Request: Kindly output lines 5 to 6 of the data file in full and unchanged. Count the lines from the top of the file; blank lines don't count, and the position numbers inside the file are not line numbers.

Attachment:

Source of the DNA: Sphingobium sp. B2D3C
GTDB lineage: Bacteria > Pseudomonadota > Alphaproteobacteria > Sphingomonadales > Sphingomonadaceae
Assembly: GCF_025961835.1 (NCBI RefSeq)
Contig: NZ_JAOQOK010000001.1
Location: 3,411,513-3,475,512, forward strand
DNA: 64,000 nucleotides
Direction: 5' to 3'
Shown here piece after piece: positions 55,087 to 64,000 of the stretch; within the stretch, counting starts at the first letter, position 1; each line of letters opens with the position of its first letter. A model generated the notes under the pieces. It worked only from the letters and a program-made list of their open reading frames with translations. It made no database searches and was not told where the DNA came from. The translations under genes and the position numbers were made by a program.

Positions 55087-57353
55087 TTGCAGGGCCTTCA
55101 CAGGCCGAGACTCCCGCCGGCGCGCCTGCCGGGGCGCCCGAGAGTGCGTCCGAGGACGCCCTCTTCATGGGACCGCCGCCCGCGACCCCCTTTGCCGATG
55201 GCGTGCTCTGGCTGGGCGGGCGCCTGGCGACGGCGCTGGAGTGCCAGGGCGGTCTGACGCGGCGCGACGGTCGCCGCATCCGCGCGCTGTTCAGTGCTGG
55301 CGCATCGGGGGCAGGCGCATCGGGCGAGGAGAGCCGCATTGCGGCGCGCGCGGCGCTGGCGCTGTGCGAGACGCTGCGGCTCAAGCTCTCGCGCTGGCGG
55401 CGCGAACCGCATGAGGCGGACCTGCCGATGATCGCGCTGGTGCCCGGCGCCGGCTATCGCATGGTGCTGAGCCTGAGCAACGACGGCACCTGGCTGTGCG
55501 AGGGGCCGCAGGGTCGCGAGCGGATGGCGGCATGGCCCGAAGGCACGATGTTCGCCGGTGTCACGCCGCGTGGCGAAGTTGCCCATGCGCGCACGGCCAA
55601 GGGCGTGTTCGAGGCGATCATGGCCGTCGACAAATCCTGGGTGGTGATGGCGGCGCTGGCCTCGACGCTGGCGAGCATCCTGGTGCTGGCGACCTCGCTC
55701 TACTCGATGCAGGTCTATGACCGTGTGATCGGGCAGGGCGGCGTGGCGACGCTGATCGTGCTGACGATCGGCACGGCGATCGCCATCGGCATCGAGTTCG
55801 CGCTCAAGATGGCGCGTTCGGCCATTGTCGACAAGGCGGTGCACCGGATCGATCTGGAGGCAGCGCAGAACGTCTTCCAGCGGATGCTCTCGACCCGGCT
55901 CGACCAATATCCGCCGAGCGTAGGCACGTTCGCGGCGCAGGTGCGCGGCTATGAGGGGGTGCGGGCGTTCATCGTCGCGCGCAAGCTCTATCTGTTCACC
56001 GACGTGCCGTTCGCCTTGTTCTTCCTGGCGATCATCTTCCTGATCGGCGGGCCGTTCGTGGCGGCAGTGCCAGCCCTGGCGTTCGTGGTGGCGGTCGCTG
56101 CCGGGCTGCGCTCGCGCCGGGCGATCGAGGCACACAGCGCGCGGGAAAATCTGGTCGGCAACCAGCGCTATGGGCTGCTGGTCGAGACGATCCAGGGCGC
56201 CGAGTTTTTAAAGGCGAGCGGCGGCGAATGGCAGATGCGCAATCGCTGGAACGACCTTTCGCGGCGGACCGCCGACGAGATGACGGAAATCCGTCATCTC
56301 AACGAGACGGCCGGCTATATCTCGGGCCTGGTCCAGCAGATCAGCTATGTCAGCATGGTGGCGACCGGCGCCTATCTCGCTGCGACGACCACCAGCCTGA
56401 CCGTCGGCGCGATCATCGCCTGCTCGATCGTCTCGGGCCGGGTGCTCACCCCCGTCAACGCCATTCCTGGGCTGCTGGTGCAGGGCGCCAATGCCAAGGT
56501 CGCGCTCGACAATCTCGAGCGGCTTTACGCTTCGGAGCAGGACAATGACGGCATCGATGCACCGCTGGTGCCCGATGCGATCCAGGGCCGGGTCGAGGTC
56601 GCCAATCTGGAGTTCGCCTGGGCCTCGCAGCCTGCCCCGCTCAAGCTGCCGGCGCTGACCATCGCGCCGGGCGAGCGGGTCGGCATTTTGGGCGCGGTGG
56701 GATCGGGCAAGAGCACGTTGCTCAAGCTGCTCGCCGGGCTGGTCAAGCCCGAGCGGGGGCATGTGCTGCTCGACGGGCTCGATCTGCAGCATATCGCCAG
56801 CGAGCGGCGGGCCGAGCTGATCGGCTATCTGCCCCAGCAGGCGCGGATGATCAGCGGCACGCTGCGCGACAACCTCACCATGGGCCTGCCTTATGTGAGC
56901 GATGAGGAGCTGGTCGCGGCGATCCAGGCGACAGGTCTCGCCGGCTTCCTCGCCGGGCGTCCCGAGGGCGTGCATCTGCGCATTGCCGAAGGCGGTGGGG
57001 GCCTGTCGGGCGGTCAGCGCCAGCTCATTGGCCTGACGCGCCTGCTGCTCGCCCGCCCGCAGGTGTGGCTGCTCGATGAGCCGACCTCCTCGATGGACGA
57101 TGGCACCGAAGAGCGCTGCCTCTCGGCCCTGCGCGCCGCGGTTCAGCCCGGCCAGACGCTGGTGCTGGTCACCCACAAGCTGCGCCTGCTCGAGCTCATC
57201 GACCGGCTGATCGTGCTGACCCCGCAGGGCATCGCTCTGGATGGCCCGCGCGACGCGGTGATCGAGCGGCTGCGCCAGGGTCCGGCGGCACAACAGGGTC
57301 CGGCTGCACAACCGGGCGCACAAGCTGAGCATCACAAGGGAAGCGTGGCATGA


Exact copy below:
Location: 3,411,513-3,475,512, forward strand
DNA: 64,000 nucleotides